15 October 2018
for Madrid Nuevo Norte
It is already apparent today that streets, squares and parks, or in other words, open public spaces, are an essential part of any city or town. When over 9,000 years ago, the Neolithic people puzzled over how to group their dwellings to create the first human settlements, they had no instruction manual. The remains of one of these first settlements have been found on the Anatolian Peninsula, nowadays Turkey. It is an entire city without streets, known as Çatalhöyük. Archaeologists discovered that all the houses and buildings were built side-by-side, creating a unique ensemble, an extensive, continuous built-up area. The houses and temples had neither facades nor windows and had to be accessed from the roof. The flat roofs were used as streets, and wooden ladders were placed to pass from one house to another.[/vc_column_text][vc_single_image image=”6676″ img_size=”full” add_caption=”yes” onclick=”img_link_large” img_link_target=”_blank”][vc_column_text]Although Çatalhöyük had no streets, they did have public spaces: the roofs were their gathering place. Whatever its layout, architectural style, period or place, all cities share a common denominator: socialising in a shared space.
Both the Greek “agoras” and the Roman streets and forums developed this city concept, intrinsically linked to public meeting places since ancient times. The traditional Islamic city reduced the streets to its minimum expression, turning its neighbourhoods into a maze of winding alleys, where the private space and indoor life gained importance. However, other places, such as public baths and markets or souks, were used for socialising.
Public space is, therefore, essential for the urban environment. Many scholars have called into question that the mere clustering of individual houses can be truly called a “city” if there is no space for social and public relations outside the privacy of the home. This is the case of large residential conurbations typical of certain areas in North America, known as a sprawl.
One of the most actively critical urban planners of this dispersion or “sprawl” is Andrés Duany, an American. The title of his book “Suburban Nation: The Rise of Sprawl and the Decline of the American Dream” speaks for itself. For Duany, the inhabitants of sprawls suffer from the lack of public spaces: “As soon as they leave their backyard, they find themselves in an inhospitable, stressful and unpleasant setting. It is hard to walk around in suburban public spaces,” he decried in one of his most famous conferences on the subject. Duany’s support for human interaction in the squares and streets of traditional cities gave rise to the urban trend known as “New Urbanism”.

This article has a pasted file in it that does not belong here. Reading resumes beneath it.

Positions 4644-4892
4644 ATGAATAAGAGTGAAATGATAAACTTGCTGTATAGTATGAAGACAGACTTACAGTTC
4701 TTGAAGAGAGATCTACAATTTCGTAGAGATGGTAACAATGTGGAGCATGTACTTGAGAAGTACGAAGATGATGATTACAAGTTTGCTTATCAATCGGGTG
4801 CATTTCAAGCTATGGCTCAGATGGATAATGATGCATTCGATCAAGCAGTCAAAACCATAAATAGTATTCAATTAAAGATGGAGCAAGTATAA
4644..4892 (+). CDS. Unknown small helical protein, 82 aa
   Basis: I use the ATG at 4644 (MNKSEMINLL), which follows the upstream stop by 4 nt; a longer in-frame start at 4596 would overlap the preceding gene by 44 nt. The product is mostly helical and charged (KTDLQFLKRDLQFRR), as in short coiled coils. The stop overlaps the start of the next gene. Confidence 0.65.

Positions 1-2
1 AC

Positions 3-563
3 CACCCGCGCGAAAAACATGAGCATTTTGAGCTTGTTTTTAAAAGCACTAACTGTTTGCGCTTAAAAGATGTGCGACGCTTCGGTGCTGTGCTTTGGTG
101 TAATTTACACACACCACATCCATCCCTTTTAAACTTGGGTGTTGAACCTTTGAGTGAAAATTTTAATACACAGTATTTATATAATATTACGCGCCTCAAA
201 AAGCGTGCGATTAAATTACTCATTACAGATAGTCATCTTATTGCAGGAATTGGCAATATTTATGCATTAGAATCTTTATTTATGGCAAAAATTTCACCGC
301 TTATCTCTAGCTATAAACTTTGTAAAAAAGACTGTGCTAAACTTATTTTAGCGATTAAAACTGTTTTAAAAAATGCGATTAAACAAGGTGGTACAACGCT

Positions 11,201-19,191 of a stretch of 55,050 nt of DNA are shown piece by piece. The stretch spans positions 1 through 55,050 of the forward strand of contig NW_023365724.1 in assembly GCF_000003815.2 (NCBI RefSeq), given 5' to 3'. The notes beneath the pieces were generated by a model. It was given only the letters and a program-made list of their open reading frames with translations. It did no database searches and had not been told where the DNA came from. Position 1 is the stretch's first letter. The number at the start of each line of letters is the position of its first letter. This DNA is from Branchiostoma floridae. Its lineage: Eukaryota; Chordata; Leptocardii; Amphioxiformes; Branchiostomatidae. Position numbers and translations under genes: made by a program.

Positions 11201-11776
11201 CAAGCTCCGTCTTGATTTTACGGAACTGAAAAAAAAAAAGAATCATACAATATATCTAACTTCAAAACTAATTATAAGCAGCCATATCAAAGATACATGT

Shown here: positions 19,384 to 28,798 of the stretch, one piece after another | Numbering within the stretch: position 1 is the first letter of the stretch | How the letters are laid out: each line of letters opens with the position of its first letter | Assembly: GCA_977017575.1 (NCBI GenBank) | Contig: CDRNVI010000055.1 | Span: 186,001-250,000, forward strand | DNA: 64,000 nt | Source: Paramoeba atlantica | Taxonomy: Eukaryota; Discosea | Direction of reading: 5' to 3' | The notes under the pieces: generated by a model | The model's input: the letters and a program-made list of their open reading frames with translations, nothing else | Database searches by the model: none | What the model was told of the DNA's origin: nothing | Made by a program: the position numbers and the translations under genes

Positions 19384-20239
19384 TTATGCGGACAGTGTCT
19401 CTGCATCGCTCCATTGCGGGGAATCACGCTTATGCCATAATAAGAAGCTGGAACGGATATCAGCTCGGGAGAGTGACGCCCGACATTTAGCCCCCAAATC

Richard Rogers, a Pritzker Prize winner, also reveals some of the key question and challenges faced by the cities in the 21st century in his book “Cities for a Small Planet”, including the need to recover authentic public meeting spaces. In many places, these spaces have been replaced by a single, large, closed and isolated shopping mall: “The traditional streets are being emptied of social and commercial content, they are becoming a no man’s land, traversed occasionally by pedestrians and many cars,” he emphasises. As the habit of living in a shared space is lost, so is the habit of socialising, increasing people’s isolation.
North America is undoubtedly the subcontinent in which this phenomenon emerged and where it has reached its maximum expression. However, in recent decades, the system has been exported and taken hold in many urban developments in Europe and our country.
The most advanced trends in contemporary urbanism are therefore committed to a compact model as a sustainable alternative to dispersed population growth. This model makes public transport practicable and helps make services available to more people. It also reduces the number of trips, is more resource-efficient and enables more efficient infrastructure management, reducing overall spending and ecological footprint. This trend of urbanism focuses on a vibrant urban space that is made possible by its density, compactness and mixed-uses. One of its effects is reduced land use, preventing the never-ending sprawl into the rural landscape.
Madrid Nuevo Norte stems from our commitment to this model and way of advancing urban sustainability environmentally, socially and economically. The project, which will fill in the gap void caused by the rail tracks in the north of the capital, promotes public spaces and a compact city model. A vibrant city full of activity, in which squares, parks and quality meeting places are at the heart of urban life.